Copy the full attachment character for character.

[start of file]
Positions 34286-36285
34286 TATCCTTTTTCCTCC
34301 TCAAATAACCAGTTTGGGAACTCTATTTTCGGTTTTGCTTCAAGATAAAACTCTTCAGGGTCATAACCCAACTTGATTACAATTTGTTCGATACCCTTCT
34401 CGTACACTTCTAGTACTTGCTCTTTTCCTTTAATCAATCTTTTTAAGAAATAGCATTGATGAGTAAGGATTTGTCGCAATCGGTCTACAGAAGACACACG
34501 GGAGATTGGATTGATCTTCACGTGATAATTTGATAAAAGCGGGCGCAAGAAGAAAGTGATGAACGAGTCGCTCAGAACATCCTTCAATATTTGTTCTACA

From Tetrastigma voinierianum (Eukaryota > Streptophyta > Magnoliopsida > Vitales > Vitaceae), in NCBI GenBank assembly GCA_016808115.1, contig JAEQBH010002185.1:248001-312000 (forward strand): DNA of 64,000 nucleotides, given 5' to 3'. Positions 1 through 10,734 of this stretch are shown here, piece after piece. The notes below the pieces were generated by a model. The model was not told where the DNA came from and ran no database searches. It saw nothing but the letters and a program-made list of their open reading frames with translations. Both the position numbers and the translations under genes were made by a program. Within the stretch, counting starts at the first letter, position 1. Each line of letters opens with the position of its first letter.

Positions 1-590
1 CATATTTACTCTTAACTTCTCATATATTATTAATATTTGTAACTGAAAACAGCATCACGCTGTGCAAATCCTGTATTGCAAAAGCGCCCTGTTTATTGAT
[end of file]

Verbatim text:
Positions 34286-36285
34286 TATCCTTTTTCCTCC
34301 TCAAATAACCAGTTTGGGAACTCTATTTTCGGTTTTGCTTCAAGATAAAACTCTTCAGGGTCATAACCCAACTTGATTACAATTTGTTCGATACCCTTCT
34401 CGTACACTTCTAGTACTTGCTCTTTTCCTTTAATCAATCTTTTTAAGAAATAGCATTGATGAGTAAGGATTTGTCGCAATCGGTCTACAGAAGACACACG
34501 GGAGATTGGATTGATCTTCACGTGATAATTTGATAAAAGCGGGCGCAAGAAGAAAGTGATGAACGAGTCGCTCAGAACATCCTTCAATATTTGTTCTACA

From Tetrastigma voinierianum (Eukaryota > Streptophyta > Magnoliopsida > Vitales > Vitaceae), in NCBI GenBank assembly GCA_016808115.1, contig JAEQBH010002185.1:248001-312000 (forward strand): DNA of 64,000 nucleotides, given 5' to 3'. Positions 1 through 10,734 of this stretch are shown here, piece after piece. The notes below the pieces were generated by a model. The model was not told where the DNA came from and ran no database searches. It saw nothing but the letters and a program-made list of their open reading frames with translations. Both the position numbers and the translations under genes were made by a program. Within the stretch, counting starts at the first letter, position 1. Each line of letters opens with the position of its first letter.

Positions 1-590
1 CATATTTACTCTTAACTTCTCATATATTATTAATATTTGTAACTGAAAACAGCATCACGCTGTGCAAATCCTGTATTGCAAAAGCGCCCTGTTTATTGAT